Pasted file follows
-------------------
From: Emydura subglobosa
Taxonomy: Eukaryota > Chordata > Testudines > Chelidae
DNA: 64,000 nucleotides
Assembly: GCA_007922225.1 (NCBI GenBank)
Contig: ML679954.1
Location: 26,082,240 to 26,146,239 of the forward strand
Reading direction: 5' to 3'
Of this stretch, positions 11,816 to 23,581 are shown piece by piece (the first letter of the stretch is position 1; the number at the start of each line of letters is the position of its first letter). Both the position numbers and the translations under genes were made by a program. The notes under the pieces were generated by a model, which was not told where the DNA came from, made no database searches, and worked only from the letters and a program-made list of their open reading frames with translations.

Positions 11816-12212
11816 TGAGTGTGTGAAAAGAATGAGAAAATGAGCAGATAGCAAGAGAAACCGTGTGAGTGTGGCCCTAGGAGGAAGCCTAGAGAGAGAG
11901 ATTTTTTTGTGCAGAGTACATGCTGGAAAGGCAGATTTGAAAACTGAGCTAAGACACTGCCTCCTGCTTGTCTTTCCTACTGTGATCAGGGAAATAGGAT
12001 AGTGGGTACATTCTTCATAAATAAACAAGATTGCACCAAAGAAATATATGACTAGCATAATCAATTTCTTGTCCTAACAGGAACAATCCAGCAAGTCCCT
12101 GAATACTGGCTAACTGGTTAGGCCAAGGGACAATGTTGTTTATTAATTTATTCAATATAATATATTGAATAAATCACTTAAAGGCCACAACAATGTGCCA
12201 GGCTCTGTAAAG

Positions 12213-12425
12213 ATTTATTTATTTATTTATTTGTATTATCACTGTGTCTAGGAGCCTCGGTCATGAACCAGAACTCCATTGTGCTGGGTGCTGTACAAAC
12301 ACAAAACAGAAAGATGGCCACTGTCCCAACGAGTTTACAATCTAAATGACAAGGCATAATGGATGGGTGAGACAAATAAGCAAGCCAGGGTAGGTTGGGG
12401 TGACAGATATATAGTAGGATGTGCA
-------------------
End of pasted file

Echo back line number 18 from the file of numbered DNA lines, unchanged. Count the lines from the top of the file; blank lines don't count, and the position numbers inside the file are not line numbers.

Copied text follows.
12401 TGACAGATATATAGTAGGATGTGCA